Online data about our everyday activities is available for almost anybody who takes the time to spy on us. Everything that makes us live in the real world through emails, video, photo, blogs, online shopping, calendar, to name a few, is “trackable”. We are entirely public, our virtual identity is somewhat the shadow of our physical existence. Not talking about avatars up to anonymous content that gives us a second life on the screen, but wouldn’t that be scary to have our anonymous virtual self reflected back to us?
The research of Alyssa Wright at MIT’s Ambient Intelligence research group directed by Pattie Maes consists of the ongoing design of a tangible reputation system, Social Resonance, that uses a wearable device to merge face-to-face interaction with online networking.
I love her attempt to bridge a virtual identity with a “real world” one. New forms of tangible systems can be designed to leverage the strengths, and bridge the discrepancies, of reputation systems. Like its virtual counterparts, this system aims to make explicit the perspective of anonymous actors. Yet unlike online reputations, this system is negotiated through real world action and signals.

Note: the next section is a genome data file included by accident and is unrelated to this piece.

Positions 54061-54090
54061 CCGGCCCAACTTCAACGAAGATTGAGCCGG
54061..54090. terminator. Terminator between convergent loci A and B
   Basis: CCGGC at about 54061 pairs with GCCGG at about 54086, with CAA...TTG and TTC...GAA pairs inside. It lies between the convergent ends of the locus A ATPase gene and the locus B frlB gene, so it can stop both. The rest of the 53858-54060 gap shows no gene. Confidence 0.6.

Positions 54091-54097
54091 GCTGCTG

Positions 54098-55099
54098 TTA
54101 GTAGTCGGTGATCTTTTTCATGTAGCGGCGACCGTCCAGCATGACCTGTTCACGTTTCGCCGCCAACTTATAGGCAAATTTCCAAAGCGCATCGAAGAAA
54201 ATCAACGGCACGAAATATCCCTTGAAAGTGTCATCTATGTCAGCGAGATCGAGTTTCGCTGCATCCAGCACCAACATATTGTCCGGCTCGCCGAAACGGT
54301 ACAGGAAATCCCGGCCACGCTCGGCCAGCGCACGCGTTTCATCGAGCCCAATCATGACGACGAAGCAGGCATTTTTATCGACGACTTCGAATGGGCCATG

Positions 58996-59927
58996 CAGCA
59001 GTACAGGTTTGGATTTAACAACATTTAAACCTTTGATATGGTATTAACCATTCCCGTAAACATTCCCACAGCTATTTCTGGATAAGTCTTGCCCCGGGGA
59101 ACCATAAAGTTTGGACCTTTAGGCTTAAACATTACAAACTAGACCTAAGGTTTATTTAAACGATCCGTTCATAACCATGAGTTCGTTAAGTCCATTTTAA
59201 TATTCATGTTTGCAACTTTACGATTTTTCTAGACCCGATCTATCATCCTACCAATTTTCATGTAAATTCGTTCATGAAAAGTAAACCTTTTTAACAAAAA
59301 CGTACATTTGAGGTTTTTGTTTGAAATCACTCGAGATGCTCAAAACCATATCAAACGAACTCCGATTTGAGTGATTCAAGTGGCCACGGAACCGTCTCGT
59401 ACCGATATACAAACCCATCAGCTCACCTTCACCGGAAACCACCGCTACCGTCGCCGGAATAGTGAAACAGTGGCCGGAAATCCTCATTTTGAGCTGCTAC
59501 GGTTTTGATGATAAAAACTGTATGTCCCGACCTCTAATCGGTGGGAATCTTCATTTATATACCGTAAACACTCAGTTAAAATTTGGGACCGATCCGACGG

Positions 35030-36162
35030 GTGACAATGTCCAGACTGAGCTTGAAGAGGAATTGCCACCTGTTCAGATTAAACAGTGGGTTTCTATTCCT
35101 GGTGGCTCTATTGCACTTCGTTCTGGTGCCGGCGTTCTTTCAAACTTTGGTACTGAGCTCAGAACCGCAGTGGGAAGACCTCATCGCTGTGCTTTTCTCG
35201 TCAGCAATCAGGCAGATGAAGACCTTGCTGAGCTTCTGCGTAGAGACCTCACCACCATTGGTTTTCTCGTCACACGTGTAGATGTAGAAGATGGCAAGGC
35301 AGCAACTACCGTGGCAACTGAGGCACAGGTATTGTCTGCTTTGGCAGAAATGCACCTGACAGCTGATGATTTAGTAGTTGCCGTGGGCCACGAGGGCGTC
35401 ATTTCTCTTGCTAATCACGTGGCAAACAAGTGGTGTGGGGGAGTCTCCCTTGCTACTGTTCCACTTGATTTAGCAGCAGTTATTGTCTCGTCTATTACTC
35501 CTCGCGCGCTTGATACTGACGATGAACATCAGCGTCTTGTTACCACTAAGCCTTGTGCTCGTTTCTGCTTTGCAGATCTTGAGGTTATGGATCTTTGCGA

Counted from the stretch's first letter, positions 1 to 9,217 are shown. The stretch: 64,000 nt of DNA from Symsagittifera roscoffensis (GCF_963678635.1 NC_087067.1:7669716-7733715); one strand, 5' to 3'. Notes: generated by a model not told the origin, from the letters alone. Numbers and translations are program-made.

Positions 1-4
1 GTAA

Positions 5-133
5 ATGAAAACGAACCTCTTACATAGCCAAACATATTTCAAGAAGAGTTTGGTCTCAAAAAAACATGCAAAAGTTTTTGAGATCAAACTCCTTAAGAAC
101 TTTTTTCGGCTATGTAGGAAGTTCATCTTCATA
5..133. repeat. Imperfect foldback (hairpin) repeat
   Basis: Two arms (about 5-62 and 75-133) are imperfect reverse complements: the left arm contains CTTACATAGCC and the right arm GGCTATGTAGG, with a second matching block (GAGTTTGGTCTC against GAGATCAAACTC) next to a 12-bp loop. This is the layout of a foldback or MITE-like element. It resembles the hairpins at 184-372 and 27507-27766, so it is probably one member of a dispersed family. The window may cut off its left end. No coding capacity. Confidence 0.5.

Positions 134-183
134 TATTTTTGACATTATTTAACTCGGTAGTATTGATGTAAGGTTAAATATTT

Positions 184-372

Reputation data is mapped to an ambient display and used to preserve public readability without creating personal distress. At any state, the device is on and provides readable data. It is the shift between states, visible over time, that allows for introspection. Social Resonance attempts to map the journey, not the destination, between colors.
Posted by Cati Vaucelle